The Rwandan Genocide killed more people than the Nazi Holocaust yet garners less attention. Irrational behaviour, including such violence, often relies on dehumanising. The brain confuses reality with metaphor, supporting symbols over people. Contact can decrease willingness to inflict or passively accept other’s suffering. Justice is shown to be difficult to achieve. Even when dealing with individual transgressors in the West

“every judge should learn that judicial decisions are sensitive to how long it’s been since they ate”

Wealth and stability are shown to affect behaviour, although these may not lead to improved acceptance. After basic needs have been met, satisfaction depends not on what one has but on how this compares.

“When humans invented socioeconomic status, they invented a way to subordinate like nothing that hierarchical primates had ever seen before.”

The book concludes on a hopeful note pointing out how much has changed over time. Hateful behaviours still exist but many of these are viewed through a cultural lens. War may bring out the worst in participants but it has been shown that individuals struggle when ordered to kill. Studies prove that cooperation is more beneficial for all than aggression, and that greater equality improves economic growth and stability (if only our current leaders could understand this). Whatever our neurobiological makeup, change in behaviour is possible.

As a personal footnote, I cannot help but feel discomfort at the animals held in captivity and used in the many studies referred to within these pages. I ponder the benefits achieved at the cost of their suffering. The increase in understanding that they provide may be of interest but will people, as a result, change how they behave?

Any Cop?: This is a challenging but ultimately rewarding book to read. The topic is fascinating and explored in detail. The biases of the author are clear but do not detract from what may be learned. It will likely appeal most to those with a pre-existing interest in the science.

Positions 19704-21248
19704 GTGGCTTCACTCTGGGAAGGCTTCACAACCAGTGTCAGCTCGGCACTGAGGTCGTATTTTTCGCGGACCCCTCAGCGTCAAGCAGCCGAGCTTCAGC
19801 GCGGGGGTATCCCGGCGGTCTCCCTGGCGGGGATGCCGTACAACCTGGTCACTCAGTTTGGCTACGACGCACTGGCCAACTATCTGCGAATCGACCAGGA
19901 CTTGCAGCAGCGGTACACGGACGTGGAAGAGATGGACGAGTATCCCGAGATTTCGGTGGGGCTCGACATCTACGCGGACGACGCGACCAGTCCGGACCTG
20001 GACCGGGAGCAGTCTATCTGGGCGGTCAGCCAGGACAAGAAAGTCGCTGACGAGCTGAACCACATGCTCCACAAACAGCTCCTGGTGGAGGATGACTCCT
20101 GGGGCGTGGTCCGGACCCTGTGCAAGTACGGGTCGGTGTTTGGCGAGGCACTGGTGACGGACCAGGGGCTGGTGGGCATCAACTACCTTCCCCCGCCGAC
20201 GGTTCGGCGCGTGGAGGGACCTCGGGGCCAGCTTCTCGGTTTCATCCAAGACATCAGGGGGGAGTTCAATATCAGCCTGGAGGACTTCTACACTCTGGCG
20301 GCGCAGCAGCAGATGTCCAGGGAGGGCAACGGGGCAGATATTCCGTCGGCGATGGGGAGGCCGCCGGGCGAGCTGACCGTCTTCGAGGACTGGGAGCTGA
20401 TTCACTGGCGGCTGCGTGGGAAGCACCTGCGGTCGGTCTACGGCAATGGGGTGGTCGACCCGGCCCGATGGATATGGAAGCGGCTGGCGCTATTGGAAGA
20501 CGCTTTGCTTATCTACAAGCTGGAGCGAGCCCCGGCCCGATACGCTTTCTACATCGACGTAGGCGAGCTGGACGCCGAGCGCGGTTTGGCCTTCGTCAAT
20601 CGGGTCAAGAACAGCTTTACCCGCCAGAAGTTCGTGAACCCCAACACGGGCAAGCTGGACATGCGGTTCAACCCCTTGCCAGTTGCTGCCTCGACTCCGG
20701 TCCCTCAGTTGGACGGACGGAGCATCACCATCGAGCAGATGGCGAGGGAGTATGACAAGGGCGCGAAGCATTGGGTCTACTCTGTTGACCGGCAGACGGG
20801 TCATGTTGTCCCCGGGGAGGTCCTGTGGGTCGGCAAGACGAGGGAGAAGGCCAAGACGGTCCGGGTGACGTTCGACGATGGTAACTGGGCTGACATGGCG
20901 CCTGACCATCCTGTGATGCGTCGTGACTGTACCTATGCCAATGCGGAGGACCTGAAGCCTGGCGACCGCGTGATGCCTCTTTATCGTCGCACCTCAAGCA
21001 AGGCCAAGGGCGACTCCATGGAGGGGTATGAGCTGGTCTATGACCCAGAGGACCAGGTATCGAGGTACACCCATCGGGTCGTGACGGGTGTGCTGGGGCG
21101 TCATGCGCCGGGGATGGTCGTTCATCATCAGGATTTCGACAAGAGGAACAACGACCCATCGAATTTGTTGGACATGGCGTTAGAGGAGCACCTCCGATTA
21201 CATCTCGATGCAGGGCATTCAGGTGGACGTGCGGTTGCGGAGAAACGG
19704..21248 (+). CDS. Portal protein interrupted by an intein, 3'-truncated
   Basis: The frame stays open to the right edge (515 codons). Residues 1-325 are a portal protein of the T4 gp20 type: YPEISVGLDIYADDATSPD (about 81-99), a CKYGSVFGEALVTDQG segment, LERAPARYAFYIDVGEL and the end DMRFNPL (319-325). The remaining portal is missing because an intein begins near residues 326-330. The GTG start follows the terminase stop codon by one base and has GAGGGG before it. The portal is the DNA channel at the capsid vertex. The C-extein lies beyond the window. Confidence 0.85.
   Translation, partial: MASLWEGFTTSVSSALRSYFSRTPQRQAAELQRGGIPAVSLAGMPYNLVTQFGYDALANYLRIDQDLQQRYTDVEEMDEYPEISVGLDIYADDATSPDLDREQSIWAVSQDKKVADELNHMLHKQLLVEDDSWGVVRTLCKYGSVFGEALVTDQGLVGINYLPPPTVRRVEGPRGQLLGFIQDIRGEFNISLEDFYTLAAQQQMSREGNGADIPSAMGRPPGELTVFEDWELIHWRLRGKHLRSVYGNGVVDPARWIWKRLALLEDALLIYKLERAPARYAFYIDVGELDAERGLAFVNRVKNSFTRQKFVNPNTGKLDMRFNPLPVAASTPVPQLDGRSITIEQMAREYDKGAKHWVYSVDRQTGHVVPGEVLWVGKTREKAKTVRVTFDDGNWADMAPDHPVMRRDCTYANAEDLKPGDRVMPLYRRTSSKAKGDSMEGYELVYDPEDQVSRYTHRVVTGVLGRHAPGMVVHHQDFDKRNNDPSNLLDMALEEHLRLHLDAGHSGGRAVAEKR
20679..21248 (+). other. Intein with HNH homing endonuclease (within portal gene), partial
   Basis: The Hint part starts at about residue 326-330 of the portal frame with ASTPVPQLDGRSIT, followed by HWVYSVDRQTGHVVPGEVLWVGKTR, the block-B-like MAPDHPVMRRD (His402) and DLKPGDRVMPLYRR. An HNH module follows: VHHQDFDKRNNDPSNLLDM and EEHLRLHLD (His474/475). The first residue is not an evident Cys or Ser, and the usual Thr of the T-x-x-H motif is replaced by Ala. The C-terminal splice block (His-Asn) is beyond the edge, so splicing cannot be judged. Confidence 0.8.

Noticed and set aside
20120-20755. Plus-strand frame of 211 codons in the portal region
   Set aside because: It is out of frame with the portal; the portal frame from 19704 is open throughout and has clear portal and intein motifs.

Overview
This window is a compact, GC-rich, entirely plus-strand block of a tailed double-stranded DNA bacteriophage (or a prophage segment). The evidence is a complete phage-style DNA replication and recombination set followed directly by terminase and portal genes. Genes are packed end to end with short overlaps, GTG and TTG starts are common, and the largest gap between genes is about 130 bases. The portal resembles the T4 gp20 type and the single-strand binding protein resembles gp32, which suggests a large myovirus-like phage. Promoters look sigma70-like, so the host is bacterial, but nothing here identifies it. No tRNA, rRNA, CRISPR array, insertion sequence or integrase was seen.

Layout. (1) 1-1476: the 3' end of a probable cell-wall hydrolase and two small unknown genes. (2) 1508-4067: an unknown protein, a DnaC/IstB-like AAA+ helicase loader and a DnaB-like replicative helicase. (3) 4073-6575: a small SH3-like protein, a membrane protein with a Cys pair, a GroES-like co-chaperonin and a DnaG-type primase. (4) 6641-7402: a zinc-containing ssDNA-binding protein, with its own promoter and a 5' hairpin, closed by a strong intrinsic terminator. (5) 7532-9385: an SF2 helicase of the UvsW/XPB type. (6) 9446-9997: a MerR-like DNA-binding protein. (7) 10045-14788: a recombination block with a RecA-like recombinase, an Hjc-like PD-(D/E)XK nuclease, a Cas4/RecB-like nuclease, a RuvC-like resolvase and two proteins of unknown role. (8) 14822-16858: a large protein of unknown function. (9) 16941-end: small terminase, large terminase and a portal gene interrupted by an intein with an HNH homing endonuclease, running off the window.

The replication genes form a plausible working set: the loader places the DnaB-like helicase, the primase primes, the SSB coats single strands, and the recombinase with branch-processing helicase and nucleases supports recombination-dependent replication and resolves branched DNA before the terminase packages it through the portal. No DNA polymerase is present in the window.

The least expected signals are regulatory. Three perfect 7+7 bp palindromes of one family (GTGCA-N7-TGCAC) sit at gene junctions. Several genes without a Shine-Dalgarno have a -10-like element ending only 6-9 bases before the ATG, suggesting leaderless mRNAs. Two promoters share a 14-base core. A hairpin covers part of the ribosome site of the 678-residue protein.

Jackie Law

Book Review: Blue Dog

This review was written for and originally published by Bookmunch.

Louis de Bernieres’ short novel, Red Dog, was loosely based on the true story of a Kelpie cattle dog that travelled around Western Australia’s Pilbara region in the 1970s. The book was adapted for film and proved popular in the legendary canine’s home country. Although little can be confirmed about Red’s origins, a prequel was commissioned and this film released in 2016. It covers the imagined early days of the Pilbara Wanderer, known during this time as Blue. Louis de Bernieres was approached by the filmmakers about novelising the story. Although initially hostile to the idea, the author changed his mind when he read the script. He writes of Blue Dog:

“Novelists are routinely appalled and dismayed by what scriptwriters and film directors do to their stories. I have therefore been completely shameless about diverging from the script, excellent though it is, because revenge is sweet.”

The story opens with an eleven year old boy, Mick, being flown to the bushland area of Pilbara where he is to live with his paternal grandfather following the death of his father. Mick’s mother has suffered a breakdown and is being cared for back in Sydney where the boy was raised. Mick is eager to explore his new surroundings after his Granpa installs him in his father’s old room. The farm is staffed by a mix of natives and incomers, all men.

The practicalities of living in such a remote region result in Mick being granted freedom to roam and lessons in fixing anything that is damaged or that breaks. Whilst he enjoys adult supervision his activities involve helping out and learning independence. He rebuilds a motorbike which he is then permitted to ride. He learns to recognise and respect the wide variety of local wildlife.

In the wake of a cyclone Mick rescues a puppy from a flooded creek. He calls it Blue and it soon settles with the farm residents. Blue joins Mick on his many games and adventures. The dog is unimpressed when a woman is engaged as Mick’s tutor and keeps the boy inside for lessons.

Boy and dog mature with both discovering an interest in the opposite sex. Granpa meanwhile has worries of his own – rumours of a buyout for the farm and potential health issues.

The story is aimed at twelve year olds and this age group will likely regard the liberty Mick is granted appealing. It is somewhat Boy’s Own in aspect, although Granpa enjoys his rum and occasionally forgets himself in conversations with Mick. This adds to the humour; there is no inappropriate content. Emotions are acknowledged lightly as are the aboriginal culture and its loss at the hands of white settlers.